A sombre Irish family saga — that glows in the dark

The Green Road is a novel in two parts about leaving and returning home. A big house called Ardeevin, walking…

Pulitzer Prize-winning novelist Anne Tyler Photo: Getty

Anne Tyler’s everyday passions

There was nothing remarkable about the Whitshanks. None of them was famous. None of them could claim exceptional intelligence, and…

The jilted bride

Charles Saatchi’s new book of photos makes me feel sick

Charles Saatchi, the gallery owner, has created his own Chamber of Horrors in this thick, square book, ‘inspired by striking…


The cruellest present you could give a hated old in-law

It takes a special sort of talent to be able to make drawings of your own 97-year-old mother on her…

Gustave Moreau’s vision of Cleopatra, 1887

Alexandria, by Peter Stothard - review

This subtle, mournful book is many things. It is a diary of three weeks spent, during the tense winter before…

It concentrates the mind wonderfully

It’s odd, but we mostly go about as if death were optional, something we could get out of, like games…

Blue Night by Joan Didion

This is a raw, untidy, ragged book. Well, grief is all of those things. On the other hand, Didion wrote…


The Empire of Death: A Cultural History of Ossuaries and Charnel Houses by Paul Koudounaris

In one Capuchin monastery in Sicily, the so-called Palermo Catacombs, locals used to buy a niche where their mummified corpse…

The death of laughter

If you were stranded on a desert island, Ruth Leon would be the perfect companion.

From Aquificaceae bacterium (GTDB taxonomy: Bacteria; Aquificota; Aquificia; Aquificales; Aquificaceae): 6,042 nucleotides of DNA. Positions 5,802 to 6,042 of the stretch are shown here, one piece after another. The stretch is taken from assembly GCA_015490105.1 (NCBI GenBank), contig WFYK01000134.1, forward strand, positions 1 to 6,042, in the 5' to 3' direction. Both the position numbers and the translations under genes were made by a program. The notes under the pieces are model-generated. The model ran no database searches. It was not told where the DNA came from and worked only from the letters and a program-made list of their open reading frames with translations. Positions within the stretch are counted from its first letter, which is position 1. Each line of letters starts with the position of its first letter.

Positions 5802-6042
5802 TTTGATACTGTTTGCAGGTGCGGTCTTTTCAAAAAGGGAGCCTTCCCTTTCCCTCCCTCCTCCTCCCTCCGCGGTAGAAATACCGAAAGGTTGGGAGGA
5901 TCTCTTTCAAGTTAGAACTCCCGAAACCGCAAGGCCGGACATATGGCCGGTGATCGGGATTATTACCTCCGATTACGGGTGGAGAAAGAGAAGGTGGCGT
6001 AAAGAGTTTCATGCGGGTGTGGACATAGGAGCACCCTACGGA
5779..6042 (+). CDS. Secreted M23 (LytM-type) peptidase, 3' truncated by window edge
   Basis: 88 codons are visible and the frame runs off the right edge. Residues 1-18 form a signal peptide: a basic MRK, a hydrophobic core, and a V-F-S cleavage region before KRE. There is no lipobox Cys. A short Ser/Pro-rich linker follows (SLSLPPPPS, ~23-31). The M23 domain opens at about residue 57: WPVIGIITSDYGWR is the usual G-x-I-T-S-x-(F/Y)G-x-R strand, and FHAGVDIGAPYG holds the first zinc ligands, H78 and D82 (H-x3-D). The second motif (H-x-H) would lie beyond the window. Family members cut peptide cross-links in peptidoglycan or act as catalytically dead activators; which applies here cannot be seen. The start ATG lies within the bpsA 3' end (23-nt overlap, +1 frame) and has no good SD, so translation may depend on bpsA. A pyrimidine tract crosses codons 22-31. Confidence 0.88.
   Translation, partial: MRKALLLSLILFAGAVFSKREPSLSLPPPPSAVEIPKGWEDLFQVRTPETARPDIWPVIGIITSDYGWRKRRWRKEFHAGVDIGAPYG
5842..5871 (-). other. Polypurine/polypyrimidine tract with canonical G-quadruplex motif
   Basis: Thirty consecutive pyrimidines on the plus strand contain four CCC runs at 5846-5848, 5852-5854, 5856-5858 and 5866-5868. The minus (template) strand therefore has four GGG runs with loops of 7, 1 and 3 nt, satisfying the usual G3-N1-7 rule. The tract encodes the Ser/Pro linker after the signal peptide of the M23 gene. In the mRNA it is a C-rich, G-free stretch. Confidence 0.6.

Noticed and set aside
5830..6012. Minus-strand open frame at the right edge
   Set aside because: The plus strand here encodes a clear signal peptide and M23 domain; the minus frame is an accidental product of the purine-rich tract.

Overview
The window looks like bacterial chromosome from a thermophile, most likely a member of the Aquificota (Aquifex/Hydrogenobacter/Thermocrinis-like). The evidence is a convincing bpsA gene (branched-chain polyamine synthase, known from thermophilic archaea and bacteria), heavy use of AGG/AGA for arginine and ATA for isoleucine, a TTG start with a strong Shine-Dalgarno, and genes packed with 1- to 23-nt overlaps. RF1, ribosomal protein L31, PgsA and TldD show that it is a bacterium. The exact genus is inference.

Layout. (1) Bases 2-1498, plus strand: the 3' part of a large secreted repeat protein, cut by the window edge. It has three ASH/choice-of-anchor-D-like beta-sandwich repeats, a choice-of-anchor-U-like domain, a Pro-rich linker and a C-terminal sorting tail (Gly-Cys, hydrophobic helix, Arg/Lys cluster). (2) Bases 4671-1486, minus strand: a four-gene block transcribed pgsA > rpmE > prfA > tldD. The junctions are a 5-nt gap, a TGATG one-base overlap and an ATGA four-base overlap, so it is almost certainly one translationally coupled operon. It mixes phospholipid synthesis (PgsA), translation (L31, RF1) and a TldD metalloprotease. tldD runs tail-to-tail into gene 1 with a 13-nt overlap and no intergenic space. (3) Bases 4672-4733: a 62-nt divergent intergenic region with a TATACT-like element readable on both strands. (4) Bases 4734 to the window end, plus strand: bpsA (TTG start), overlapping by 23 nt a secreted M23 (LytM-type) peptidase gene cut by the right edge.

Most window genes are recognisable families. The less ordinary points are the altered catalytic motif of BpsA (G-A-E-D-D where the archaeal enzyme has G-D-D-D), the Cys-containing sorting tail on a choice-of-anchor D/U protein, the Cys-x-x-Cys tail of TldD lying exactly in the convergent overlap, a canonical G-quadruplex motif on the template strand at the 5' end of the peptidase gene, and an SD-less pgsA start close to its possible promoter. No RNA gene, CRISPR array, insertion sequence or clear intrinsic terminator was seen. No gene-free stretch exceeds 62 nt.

Death of the Author

The death of the Polish-born British novelist Joseph Conrad is the central event of David Miller’s debut novel.

Perchance to dream

This book reads like an interesting after- dinner conversation between intelligent friends.


The witch in the machine

If one asks Albanians who is their greatest living writer, the immediate answer is Ismail Kadare, winner of the inaugural Man Booker International Prize in 2005.


Dogged by misfortune

Unusually for a work of fiction, Tim Pears’ new novel opens with a spread of black-and-white photographs, part of an ‘investigator’s report’ into a fatal collision said to have taken place on a Birmingham dual carriageway in the summer of 1996.


Street eloquence

The title of Jon McGregor’s third novel derives from an anecdote told by one of the many vivid, dispossessed characters whose voices burst from its pages: Steve is a homeless ex-soldier who agrees to help deliver a lorry-load of aid to a Bosnian town, but is turned back on the grounds that ‘even the dogs’ there are dead.


It happened one summer

For those unfamiliar with Martin Amis’s short story, ‘What Happened to Me on My Holiday’, written for The New Yorker in 1997, it was a purist exercise in autobiographical fiction; not even the names were changed.